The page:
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Last weekend at Central Coast Bioneers, we saw a delightful sequence about cocoa tea in Kum-Kum Bhavnani’s wonderful film Nothing Like Chocolate. Yesterday evening we researched it  and came upon this 2008 Obama song by Cocoa Tea:

It’s sad how much less enthusiastic we are this election.

Chocolate tea is a popular drink throughout the Caribbean, Central and South America, wherever cacao grows. What goes into it varies from place to place. It’s the drink made from those cocoa balls, sticks or lumps of roughly milled chocolate you can buy there. Sometimes there’s milk added, or condensed milk, sometimes not; usually it’s made cinnamon, bay leaves, and sugar, sometimes with nutmeg and allspice, in places it’s thickened with corn and served as breakfast, in others spiked with rum. Chocolate already induces happiness. Chocolate tea sounds absolutely enchanting.

So this afternoon Tom boiled cinnamon sticks and some bay leaves from our garden in a big pot. Then he threw in a pan of roasted nibs he’d made: Cameroonian beans chopped up in the food processor, hulls winnowed away by window fan set in a flower box on our deck. Finally he grated in some of a chocolate stick someone brought us from Cusco, in Peru. Since then it’s been simmering and filling the house with an astounding wonderful aroma.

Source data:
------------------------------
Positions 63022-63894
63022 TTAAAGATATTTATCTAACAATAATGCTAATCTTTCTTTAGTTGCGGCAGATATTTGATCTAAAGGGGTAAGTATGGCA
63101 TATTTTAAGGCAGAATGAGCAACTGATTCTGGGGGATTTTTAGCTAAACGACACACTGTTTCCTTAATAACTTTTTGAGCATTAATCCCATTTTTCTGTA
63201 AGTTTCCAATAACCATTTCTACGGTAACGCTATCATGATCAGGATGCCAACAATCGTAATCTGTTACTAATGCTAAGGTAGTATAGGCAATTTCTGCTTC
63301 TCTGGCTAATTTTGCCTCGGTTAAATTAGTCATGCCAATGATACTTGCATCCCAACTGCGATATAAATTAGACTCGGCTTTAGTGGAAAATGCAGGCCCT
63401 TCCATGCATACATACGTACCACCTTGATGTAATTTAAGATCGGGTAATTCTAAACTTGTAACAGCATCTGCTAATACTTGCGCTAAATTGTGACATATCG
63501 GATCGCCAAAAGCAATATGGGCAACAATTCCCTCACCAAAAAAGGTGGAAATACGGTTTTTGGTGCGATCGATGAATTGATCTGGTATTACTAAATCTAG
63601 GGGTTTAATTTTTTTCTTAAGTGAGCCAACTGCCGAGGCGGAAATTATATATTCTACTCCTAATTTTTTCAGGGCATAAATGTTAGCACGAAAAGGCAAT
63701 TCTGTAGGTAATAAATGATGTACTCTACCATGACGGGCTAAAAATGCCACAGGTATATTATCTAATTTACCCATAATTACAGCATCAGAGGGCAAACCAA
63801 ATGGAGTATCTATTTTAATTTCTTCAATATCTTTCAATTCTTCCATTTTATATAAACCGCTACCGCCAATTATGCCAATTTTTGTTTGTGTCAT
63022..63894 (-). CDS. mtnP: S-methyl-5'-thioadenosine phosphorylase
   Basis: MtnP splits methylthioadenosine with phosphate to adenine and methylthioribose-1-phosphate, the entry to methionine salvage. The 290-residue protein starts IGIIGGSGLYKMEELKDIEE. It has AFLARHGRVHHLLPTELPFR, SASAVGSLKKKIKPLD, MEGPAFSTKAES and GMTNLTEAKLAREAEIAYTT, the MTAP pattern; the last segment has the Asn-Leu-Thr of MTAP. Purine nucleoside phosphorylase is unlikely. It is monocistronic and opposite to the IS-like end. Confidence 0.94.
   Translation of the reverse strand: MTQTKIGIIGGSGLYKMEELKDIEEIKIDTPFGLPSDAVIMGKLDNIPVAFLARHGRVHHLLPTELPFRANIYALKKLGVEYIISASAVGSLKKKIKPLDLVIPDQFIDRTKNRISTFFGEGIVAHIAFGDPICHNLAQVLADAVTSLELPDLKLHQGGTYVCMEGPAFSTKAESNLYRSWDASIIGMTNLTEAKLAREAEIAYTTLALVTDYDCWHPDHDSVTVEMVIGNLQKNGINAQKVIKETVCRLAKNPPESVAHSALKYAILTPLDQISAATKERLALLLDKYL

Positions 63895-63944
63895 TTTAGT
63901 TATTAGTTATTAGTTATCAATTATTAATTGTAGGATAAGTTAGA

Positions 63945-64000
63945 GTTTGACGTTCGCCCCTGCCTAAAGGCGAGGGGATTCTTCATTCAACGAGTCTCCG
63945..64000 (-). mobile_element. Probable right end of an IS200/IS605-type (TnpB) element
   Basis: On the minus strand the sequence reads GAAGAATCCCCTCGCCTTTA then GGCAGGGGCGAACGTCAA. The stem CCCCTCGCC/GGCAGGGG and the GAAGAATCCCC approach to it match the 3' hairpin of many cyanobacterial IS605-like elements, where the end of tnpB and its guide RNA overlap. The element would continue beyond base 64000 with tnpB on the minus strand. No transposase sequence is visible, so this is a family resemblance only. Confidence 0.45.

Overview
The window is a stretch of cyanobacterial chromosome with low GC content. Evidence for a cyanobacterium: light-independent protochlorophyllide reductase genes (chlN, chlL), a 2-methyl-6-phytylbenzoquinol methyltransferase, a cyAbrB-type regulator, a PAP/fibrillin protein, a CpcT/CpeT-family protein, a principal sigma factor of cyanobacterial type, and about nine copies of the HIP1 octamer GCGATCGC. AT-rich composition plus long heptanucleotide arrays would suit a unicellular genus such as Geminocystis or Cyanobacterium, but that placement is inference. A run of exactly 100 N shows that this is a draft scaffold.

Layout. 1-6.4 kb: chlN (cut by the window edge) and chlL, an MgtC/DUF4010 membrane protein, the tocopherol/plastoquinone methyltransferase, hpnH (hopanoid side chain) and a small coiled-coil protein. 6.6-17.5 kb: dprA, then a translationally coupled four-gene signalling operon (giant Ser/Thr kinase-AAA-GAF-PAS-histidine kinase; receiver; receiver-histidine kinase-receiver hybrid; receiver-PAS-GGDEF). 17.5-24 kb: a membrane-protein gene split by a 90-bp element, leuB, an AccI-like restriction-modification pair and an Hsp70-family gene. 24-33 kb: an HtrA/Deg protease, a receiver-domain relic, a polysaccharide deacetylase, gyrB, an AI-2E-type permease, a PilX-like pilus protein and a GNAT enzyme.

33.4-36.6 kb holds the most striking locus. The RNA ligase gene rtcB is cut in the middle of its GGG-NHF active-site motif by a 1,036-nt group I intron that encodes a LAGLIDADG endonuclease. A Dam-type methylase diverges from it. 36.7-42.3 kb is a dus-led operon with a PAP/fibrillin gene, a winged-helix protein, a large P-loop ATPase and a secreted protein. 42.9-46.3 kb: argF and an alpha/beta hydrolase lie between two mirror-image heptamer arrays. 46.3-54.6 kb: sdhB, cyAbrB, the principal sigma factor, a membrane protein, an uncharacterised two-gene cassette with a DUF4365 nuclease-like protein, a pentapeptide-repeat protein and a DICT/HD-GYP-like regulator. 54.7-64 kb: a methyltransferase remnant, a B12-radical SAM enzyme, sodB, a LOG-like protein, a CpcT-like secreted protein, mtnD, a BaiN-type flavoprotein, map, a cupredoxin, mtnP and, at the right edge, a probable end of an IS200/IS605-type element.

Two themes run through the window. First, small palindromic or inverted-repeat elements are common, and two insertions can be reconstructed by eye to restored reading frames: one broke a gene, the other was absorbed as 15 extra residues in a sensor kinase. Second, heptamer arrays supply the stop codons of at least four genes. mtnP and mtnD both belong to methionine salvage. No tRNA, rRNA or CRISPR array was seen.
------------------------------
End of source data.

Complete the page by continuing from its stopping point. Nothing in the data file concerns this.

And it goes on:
In the morning we drove out to Gopher Glen the Prefumo Canyon way, high over the hills – from the top you look down on Cerro San Luis, down on Bishop’s Peak, Hollister, the whole line of the Morros. The peak of the hill is very treacherous, barely two cars wide with no turnouts or places to pull over, which is appropriate, given what a tumble anyone in the slightest accident could have. It’s a long, slow ride, 11 miles or so, quite a few dirt road – one of those little winding California roads that haven’t become part of the rest of the world for good reason.